KS2 teachers - advice please?(14 Posts)
My dd has started year 3 and is getting in a bit of a state about homework. I just want to know what any teachers out there think, because I don't know if i am missing something.
Frequently she comes home with a sheet of work that has no instructions on it, and it is not clear to me or the DH what she has to do. Sometimes that is fine as she knows and tells me, but sometimes she has no idea either.
it happened this week, and when i told dd that she needs to ask if something is not clear, she burst into tears and said she had tried to, but the teacher had said 'No Questions,, put it in your bag.' I have asked a couple of other parents (not many, I don't want to start a row) and they say their kids say the same thing.
I think the teachers are trying to get the kids to be a bit more independent, but if they don't know how to do their homework, and we don't either, I can't see how that is helpful.
on the other hand it is a good school, and this is a very well thought-of teacher, so I am very happy to be told that there is a reason for all of this. I'd honestly like your views, i want to be constructive, not critical.
Also, I sent in a note on the last piece of homework saying we had done what we thought was right, but weren't sure because of the lack of instructions - and asking for a bit more input so we can help dd effectively if she needs it. Is the teacher likely to get pissed off with me, or to take in on board, do you think? I really would like your views because if this goes on I may have to go in and ask what is going on, and I'd like to do that in a positive way, not a negative one. For the record dd is quite hard working and likes to achieve, so I'd be surprised if she is just failing to listen to instructions (although if told that, of course I am happy to admit I may be wrong)
Thanks Euphemia. I am glad it's not just me.
The most recent was a two sided sheet with a load of verbs on, and the point seemed to be that they had irregular past tenses. Beside each verb were three boxes labelled 1st try, second try and third try. Underneath that in each case was the correct past tense oft he verb above, also labelled 1st try, second try, third try.
So we assumed in the absence of instructions that she just had to write the past (or present) of each one, and so I covered the line below each one until dd had given me the answer. But three times? Why? Surely there must be more to it than that? But if there is more, we have not done it, as we just don't know. I suspect the homework is done wrong....
by the way - your school project sounds all too familiar as well. Dd conned me into thinking that we had to make a pop-up book for her project. Imagine my joy after spending a lot of time and cash when she confessed that actually they only had to do a poster but she just fancied doing the pop up book [ grin]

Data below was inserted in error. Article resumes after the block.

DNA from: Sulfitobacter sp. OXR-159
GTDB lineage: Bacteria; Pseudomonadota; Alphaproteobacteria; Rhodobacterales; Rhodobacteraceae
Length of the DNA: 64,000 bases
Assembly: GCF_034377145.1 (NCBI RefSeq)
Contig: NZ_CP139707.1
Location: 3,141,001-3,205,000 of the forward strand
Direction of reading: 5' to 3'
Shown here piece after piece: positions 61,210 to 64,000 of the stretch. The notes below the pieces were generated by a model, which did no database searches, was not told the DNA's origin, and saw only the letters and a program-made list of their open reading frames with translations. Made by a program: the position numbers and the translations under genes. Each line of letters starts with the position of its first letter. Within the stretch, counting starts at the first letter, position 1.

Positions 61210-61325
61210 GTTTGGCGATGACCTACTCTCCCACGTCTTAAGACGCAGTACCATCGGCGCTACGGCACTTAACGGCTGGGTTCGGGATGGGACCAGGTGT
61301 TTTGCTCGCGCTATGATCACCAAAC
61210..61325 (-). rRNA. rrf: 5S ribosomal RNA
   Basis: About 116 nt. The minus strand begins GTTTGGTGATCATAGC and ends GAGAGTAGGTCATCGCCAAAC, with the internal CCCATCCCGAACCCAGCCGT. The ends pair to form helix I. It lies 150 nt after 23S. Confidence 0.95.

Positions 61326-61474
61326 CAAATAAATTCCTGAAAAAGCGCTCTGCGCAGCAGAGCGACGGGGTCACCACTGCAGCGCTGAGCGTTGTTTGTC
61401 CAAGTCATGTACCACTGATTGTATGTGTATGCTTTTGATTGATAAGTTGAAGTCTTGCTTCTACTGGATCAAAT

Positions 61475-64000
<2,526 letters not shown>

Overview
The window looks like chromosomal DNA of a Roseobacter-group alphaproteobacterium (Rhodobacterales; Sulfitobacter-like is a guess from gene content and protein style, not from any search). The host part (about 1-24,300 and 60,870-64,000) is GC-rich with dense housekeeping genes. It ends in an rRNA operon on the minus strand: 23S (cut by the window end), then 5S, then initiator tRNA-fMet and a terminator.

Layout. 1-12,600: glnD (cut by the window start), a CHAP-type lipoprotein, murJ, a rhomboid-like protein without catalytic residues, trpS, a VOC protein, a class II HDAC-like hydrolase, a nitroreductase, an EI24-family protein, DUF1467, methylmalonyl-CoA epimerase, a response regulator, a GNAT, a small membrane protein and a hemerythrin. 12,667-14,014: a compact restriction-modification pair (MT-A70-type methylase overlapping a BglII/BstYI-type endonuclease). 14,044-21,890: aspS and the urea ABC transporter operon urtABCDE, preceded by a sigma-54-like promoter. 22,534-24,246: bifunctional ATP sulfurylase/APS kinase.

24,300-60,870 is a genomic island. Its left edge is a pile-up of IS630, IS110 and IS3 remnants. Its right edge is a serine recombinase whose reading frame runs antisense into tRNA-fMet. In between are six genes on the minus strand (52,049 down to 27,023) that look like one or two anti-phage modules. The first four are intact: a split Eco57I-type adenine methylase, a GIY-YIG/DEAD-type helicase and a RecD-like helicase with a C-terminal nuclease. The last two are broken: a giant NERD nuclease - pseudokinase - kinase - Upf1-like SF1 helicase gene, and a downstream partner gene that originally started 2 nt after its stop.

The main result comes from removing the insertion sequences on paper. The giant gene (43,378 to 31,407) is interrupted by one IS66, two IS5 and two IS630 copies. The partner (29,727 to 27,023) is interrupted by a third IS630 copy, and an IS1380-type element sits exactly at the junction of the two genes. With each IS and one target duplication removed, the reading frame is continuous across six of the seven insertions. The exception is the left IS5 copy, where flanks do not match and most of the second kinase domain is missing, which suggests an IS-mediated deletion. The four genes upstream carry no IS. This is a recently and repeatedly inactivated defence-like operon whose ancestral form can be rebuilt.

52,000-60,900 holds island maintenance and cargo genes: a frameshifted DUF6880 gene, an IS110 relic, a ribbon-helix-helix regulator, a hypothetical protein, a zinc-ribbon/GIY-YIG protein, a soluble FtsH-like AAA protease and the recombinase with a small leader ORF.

Thanks Euphemia, that's what I thought
We shall see how the teacher marks it, then. In the past she has refused to take questions and then told them off when they make a guess and it's wrong, which seems a bit That's dd's reporting of it obviously, I'm sure the teacher has a different angle on things. But if it happens again i think I shall have to try to get the teacher's view because i am really keen to help dd, both to learn and to enjoy school. If at all possible I'd like to achieve that without hacking off the teacher and without getting myself into a mucksweat.
Sounds a bit rubbish to me. (primary teacher) FWIW I think that homework sheets should be self-explanatory with one filled in example at the top. Alternatively they should come with full instructions and an outline of what has been covered in class.
I would say something to the teacher... but I know that when my dc start school I am going to be the parent from hell!
It is possible that these are spellings (I was a year 3 teacher but am not certain). Is it that she has to look at the word, cover it up, and then write it, repeating 3 times to try and get it right? It could be something completely different though!
Thank you, all of you.
I was wondering if they were spellings, maybe. If so we are in the clear because she got them off without problems [proud face]
It does seem rubbish. I'm glad you think so too: I am a bit short-fused, but am keen to be constructive and not a parent from hell. Especially as I am quite involved with the school - i don't want to look like I am very pushy, or after special attention.
I feel happier having a careful word now!
My son in y5 gets instructions for projects. Personally I would expect children to wrote down the instructions at secondary school.
Thank you crazygracie - the instructions are sadly lacking here.
Even at 7 I think she'd remember if she'd been given any instructions: ie we'd get told them, even if they came out a bit garbled and confused. I will ask the teacher to write them down on the sheet (or at least make the sheets more self explanatory) as madamefreckle and patience suggest.
I teach secondary and I put instructions on all worksheets (even if they are being done in class) and/or an example!
We had the same problem in year 1 when DS1 was in school. And when she explained what she expected it was so completely different from what we had done! Her comment was "Well, we've done doing commas in lists all week!" My retort was that he was 6 years old; had issues with hearing and so didn't process verbal instructions very well! (which she knew - or should have done!) To be fair, it was a rubbish school and we withdrew him at the end of a dreadful year 1 to home educate!!
That sounds awful Tinu! for poor ds.
I am going to have to go in and have a word. I know I'm going to seem like a pushy old bag.
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